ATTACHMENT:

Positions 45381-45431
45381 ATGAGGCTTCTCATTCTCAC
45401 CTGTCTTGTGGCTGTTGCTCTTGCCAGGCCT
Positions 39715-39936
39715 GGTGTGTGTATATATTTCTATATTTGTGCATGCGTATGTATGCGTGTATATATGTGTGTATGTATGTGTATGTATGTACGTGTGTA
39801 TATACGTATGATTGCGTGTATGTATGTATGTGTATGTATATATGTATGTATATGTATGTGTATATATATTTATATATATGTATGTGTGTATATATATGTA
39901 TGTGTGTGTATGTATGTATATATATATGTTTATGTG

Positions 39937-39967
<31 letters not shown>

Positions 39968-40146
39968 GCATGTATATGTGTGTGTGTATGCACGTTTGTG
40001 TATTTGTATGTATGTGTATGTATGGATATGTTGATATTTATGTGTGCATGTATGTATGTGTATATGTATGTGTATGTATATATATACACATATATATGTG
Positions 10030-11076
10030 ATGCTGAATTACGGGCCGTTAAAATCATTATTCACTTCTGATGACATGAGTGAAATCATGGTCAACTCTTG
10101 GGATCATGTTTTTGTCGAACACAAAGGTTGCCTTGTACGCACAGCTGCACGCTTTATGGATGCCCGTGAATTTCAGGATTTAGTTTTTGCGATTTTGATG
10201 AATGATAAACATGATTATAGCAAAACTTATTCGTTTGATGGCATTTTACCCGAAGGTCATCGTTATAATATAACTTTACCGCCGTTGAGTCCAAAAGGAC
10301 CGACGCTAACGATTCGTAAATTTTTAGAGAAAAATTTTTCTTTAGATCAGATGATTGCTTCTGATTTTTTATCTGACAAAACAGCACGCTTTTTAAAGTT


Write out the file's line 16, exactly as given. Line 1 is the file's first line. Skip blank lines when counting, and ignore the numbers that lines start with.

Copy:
10201 AATGATAAACATGATTATAGCAAAACTTATTCGTTTGATGGCATTTTACCCGAAGGTCATCGTTATAATATAACTTTACCGCCGTTGAGTCCAAAAGGAC